Residents from numerous communities surrounding the 892 acre property are concerned about the road, school and environmental impacts (including an on site sewage treatment plant) as well as the cost to taxpayers for the water/sewer facilities (feeding an undersized county treatment facililty).

Alan and Ed's comments were directed at the issue of national historic significance. They suggested that a treasure such as this should be supported by the state or federal government as opposed to county residents being asked to bear the cost and inconvenience of rezoning for excessive development in the name of "Saving Doughoregan".

Nobody was suggesting that the government take the land from the family.

WB, I believe that you, Freemarket and HoCo Rising owe them an apology.

Anonymous said...

Why do members of HCCA seem to think that everytime a property owner goes through a process that might be beneficial, the Government should not allow it?

In fact, as anon 4:51 suggests, you shouldn't even ask them to present a logical argument that can be questioned.

I see why no one in government ever listens to HCCA anymore.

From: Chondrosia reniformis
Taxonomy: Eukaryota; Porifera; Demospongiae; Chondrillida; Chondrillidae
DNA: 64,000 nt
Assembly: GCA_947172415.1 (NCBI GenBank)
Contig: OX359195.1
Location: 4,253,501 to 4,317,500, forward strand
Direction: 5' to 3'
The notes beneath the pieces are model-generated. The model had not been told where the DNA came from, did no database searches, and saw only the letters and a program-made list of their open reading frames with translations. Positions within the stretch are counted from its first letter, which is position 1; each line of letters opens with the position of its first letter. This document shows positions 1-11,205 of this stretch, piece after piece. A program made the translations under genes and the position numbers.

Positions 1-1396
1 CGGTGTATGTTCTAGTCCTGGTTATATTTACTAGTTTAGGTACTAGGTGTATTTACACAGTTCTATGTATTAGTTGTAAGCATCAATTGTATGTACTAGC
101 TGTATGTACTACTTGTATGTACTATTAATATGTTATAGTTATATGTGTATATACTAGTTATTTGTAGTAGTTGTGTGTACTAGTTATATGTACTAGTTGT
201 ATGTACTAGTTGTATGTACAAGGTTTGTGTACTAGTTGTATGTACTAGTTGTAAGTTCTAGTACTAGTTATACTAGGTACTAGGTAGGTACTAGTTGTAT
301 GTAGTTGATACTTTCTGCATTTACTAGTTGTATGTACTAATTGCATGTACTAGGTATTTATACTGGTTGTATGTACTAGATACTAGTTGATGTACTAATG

HoCoRising said...

Being asked for an apology, I would rather just respond. Eminent domain is an extreme power of our state government, and I don't think it should be suggested lightly. To break it all down to "JustTheFacts" what is the difference between "preservation" and "confiscation" besides a turn of phrase?

Freemarket said...

JTF- you can make an argument that there is cause for federal gov't intervention (with federal subsidy or whatever) in this issue if you'd like. Maybe your argument would even be compelling to some. But no one should ever refer to the Carroll's private property rights a "sham issue". That lack of respect for this family and their property is what I am objecting to.

Anonymous said...

While I'm no fan of HCCA, really, commenters. It's a free country.

And regarding eminent domain, either we all are at risk or none of us is at risk. In fact, our elected officials routinely use this method with "less important" citizens, so get a grip on the Carroll-worship.

Man, you all profess to be Catholic or whatever and have no idea, no inkling what it really means to treat everyone as if their life was worthy of dignity.

You completely sadden.

PZGURU said...

Not that WB's would care two bits if I ever agreed with him, but on this topic, I do.
The Carroll Family already has the rights to develop the land under the current zoning designation. In fact, their proposed rezoning would be for FEWER dwellings than they are currently allowed. And, they'd be preserving the manor house too. So, if Alan Dyer's main concern is preservation of the historic manor house, it would seem the Carroll Family has done that.